The Perfect Recipe – From a Husband’s Perspective

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Jan 11 - The perfect recipe

By Hafsa Ahsan

When I wrote “The Perfect Recipe” (published in the January 2010 issue of “Hiba”), I realized belatedly that all of the successful ingredients of marriage were mentioned only by the wives. There was no discussion of any husbands or their perspectives. Consequently, I received an email saying: “Your article on married life provided many useful tips, which can easily be followed by wives to maintain bliss in their lives and in the lives of their spouses. However, I was wondering, if a survey could be done to find out what our male counterparts think could be the perfect ingredients of a blissful married life.”

This email spurred me to life, and I sent out the same questionnaire to discover what the husbands rate to be the most successful ingredients of a happy and successful marriage.

Arsalan Siddiqui, a training consultant, said: “Based on my own experience, I would say that the paramount issue (if the marriage is an arranged one) is trying to understand each other. But this can be tricky, as we are so used to being pampered by our respective families prior to our weddings. And when two people come together, they sometimes do not know how to behave and what to expect from each other. Individual space can be an issue, but that depends on your understanding of your partner. In-laws can be an issue, too. Also money matters play a crucial role in how partners enjoy their lives.”

An IT professional Adeel Masood named three ‘inabilities’ which, in his opinion, characterize the top three issues faced by couples after marriage: inability to cope with the fact that the other person also has his own weaknesses, inability to live within means and inability to respect the spouse’s relatives. His ingredients for a successful marriage were “trust, respect and love, with trust and respect being more important than love.”

“Things like likes and dislikes or getting adjusted with my commitment to work are main issues,” said Adnan Ali, an engineer. “Being a husband, I am on the stage where I have to listen to both parties (wife and mother). I try my best to be neutral and usually don’t act like a messenger between them. I have already clarified that both parties should try and deal with their issues themselves.”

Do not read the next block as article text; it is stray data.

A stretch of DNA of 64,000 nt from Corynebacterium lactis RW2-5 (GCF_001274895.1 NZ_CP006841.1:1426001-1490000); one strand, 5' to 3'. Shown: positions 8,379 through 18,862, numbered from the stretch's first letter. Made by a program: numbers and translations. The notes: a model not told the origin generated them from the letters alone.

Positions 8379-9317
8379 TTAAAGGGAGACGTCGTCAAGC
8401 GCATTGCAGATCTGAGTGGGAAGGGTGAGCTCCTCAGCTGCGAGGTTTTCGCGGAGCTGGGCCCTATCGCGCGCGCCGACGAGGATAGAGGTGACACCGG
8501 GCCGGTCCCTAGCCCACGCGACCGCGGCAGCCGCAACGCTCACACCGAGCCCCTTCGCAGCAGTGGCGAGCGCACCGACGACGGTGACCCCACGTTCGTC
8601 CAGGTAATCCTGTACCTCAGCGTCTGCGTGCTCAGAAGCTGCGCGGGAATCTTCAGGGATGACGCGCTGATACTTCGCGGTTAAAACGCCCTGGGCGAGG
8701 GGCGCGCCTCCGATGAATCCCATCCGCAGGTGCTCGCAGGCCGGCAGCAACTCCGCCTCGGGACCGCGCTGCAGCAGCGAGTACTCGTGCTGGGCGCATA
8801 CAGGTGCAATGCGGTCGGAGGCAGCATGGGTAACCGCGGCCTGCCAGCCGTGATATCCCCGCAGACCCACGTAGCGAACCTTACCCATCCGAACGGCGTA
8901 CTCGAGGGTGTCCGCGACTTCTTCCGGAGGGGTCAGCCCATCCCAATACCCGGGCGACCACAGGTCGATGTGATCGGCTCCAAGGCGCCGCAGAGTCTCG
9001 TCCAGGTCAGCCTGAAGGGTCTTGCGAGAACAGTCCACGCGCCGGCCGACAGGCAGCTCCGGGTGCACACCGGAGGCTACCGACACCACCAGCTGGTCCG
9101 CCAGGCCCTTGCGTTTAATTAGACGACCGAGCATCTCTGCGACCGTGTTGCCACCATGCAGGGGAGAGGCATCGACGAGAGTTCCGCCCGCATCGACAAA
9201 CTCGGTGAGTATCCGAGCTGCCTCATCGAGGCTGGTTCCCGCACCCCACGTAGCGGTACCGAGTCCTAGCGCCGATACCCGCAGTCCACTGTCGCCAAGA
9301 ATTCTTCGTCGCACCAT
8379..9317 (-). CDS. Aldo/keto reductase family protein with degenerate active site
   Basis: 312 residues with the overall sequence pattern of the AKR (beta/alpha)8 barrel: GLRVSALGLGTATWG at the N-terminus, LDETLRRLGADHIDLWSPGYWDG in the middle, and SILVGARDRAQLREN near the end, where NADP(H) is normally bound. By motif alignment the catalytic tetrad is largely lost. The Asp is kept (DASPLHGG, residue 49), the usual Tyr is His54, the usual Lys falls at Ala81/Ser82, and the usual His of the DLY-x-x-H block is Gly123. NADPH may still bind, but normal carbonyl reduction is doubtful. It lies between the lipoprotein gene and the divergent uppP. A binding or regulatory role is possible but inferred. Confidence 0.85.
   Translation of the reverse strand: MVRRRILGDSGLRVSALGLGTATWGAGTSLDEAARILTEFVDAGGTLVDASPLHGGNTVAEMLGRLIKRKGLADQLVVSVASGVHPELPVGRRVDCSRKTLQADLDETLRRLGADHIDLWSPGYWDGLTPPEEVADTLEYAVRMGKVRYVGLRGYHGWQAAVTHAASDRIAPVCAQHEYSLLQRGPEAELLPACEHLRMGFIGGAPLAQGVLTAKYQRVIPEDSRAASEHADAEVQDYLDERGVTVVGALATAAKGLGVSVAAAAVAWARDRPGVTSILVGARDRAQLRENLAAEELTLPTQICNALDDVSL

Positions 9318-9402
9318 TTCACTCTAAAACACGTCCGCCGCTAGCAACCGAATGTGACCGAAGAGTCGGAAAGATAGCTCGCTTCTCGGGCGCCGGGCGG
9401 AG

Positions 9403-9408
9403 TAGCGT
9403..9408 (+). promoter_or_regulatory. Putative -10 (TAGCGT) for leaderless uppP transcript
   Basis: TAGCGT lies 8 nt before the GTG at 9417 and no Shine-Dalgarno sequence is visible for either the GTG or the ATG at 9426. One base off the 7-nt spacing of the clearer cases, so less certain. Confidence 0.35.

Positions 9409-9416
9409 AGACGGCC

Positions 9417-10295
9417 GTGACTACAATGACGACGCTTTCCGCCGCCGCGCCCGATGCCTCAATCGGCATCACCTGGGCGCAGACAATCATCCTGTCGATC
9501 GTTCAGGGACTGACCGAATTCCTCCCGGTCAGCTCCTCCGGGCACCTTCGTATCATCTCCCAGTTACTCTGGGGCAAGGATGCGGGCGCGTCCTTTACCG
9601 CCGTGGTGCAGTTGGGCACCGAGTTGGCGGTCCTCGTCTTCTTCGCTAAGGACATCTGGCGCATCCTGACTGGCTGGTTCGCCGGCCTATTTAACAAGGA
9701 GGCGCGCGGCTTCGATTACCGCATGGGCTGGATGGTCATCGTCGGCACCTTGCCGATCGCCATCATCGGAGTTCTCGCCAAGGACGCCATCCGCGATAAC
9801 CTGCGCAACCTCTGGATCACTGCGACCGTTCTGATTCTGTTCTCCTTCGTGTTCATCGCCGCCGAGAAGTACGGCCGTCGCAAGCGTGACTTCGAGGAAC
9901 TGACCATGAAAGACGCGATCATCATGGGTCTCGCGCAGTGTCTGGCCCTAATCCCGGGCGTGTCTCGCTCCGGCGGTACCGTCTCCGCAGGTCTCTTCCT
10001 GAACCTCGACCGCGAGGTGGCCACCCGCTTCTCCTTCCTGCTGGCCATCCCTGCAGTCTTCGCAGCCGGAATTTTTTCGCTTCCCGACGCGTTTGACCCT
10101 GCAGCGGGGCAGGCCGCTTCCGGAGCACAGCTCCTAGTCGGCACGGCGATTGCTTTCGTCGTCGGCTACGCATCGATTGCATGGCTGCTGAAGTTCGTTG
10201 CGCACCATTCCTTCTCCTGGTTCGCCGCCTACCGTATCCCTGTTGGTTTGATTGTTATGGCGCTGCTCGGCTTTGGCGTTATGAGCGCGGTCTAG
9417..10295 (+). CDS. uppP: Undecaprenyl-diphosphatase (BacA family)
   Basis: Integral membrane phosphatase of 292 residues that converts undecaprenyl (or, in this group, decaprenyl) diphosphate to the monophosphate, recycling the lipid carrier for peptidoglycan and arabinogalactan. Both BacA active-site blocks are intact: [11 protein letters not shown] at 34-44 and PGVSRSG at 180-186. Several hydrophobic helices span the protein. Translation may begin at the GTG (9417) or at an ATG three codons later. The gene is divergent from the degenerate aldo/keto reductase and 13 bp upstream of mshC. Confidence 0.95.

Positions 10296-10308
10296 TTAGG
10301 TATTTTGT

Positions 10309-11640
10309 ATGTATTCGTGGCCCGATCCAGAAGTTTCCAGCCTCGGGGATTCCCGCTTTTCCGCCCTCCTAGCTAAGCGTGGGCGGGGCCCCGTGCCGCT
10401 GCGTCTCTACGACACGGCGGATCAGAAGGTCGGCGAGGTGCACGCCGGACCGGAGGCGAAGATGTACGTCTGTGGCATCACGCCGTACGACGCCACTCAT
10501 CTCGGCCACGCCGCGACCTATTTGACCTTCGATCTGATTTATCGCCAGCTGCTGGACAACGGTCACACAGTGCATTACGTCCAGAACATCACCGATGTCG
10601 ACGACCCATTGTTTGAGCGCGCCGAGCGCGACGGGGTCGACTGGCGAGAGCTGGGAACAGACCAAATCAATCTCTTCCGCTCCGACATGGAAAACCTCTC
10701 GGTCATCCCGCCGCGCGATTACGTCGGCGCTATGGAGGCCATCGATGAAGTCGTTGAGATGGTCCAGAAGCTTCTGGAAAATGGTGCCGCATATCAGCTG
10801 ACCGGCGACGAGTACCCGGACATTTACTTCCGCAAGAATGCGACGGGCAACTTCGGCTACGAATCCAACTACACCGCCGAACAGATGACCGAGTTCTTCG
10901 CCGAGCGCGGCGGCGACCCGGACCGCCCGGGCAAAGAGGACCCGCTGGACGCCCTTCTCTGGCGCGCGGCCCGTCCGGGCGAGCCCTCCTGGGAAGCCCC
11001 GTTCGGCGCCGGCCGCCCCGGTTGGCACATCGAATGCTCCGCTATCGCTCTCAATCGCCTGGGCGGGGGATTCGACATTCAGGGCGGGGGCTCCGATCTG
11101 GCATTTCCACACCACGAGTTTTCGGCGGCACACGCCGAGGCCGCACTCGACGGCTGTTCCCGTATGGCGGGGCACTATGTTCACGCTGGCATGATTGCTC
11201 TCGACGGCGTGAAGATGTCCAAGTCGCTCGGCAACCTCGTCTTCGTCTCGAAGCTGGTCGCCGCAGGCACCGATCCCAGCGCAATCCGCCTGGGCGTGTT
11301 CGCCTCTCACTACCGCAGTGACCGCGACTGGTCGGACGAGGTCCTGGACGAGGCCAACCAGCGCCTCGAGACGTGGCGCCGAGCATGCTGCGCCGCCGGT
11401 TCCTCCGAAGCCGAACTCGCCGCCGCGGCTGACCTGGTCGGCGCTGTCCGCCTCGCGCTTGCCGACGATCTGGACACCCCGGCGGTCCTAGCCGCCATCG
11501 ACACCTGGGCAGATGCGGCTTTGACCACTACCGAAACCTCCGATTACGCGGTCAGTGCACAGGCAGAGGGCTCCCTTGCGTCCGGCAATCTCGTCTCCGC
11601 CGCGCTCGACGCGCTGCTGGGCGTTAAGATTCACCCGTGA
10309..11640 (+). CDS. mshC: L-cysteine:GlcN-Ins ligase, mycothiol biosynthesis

So how does then conflict arise? And what is the best way of dealing with that conflict?

“I would say (the main source of conflict is) family politics, especially if you are not fully aware of the background of your spouse’s family,” said Arsalan Siddiqui. “But any conflict can be solved by giving space to each other and understanding the values and feelings of your spouse.”

“To deal with conflicts, first, you have to have the ability to deal with your anger for the time being, till your spouse has done his/her catharsis. Thereafter, talk out the issue rationally. If nothing works, send for the mediators,” said Adeel Masood.

“Being friends with your spouse usually is the best way out of everything,” said Adnan Ali. “But a husband has the additional responsibility of being neutral in every way. For those who are sandwiched between their wives and mothers, my advice is: let each party understand each other’s point of view, because a husband has already spent more time with his parents, but now spends more time with his wife; hence, he is sometimes the only one who understands what she or they actually mean about something.”

At the end of the day, it seems that husbands think more about practical issues, such as money management, when it comes to marriage. At the same time, they are also concerned about how to balance out their roles between their parents and their wives. That said, even they place emphasis on trust and respect, and in that aspect, their concerns match those of the ladies.

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